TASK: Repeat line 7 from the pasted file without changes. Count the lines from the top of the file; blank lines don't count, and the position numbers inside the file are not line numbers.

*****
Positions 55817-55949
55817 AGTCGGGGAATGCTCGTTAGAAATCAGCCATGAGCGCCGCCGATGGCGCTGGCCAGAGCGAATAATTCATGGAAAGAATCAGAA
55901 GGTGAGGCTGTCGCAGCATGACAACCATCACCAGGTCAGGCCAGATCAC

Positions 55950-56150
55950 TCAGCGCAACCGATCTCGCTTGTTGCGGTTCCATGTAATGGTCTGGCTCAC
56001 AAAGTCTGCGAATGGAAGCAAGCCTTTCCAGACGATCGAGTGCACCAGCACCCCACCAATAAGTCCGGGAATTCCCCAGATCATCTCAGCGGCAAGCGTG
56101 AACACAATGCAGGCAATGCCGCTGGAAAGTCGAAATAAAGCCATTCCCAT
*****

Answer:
56101 AACACAATGCAGGCAATGCCGCTGGAAAGTCGAAATAAAGCCATTCCCAT